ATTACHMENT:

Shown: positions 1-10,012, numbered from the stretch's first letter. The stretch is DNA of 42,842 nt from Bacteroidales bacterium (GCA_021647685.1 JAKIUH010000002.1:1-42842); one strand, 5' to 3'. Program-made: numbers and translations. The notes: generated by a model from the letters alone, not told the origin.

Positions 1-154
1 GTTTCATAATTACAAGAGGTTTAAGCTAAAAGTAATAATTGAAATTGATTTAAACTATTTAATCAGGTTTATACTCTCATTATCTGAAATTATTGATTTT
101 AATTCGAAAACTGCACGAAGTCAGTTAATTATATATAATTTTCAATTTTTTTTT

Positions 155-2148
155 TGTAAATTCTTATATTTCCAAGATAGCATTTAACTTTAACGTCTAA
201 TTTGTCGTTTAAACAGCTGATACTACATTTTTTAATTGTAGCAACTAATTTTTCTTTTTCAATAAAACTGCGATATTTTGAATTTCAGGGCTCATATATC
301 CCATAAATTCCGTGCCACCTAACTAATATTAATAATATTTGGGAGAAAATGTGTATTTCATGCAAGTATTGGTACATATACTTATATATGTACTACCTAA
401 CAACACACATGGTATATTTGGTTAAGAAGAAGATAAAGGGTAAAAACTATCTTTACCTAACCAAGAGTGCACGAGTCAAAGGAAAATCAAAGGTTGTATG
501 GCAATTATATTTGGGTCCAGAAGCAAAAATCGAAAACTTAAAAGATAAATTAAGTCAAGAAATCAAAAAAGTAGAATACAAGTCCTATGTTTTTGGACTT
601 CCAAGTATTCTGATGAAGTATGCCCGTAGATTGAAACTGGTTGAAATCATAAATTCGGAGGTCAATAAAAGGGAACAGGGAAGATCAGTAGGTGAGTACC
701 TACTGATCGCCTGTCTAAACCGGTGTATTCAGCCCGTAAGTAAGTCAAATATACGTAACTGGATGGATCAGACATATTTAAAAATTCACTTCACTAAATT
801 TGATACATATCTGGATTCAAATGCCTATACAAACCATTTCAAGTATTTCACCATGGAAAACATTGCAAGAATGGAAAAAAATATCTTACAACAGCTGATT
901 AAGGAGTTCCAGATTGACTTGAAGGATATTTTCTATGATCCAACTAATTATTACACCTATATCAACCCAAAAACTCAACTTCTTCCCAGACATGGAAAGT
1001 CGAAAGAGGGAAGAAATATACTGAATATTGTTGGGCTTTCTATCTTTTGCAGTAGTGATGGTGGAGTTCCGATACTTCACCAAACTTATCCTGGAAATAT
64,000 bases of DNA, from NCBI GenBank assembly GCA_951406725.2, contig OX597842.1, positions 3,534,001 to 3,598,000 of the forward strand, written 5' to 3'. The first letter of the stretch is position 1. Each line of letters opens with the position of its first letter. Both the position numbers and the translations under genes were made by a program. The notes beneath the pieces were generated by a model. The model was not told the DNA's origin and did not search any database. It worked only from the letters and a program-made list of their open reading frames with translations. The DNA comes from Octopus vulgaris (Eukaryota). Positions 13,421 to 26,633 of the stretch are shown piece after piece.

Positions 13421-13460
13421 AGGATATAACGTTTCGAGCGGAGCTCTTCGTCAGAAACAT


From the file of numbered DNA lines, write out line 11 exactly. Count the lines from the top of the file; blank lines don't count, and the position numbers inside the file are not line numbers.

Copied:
601 CCAAGTATTCTGATGAAGTATGCCCGTAGATTGAAACTGGTTGAAATCATAAATTCGGAGGTCAATAAAAGGGAACAGGGAAGATCAGTAGGTGAGTACC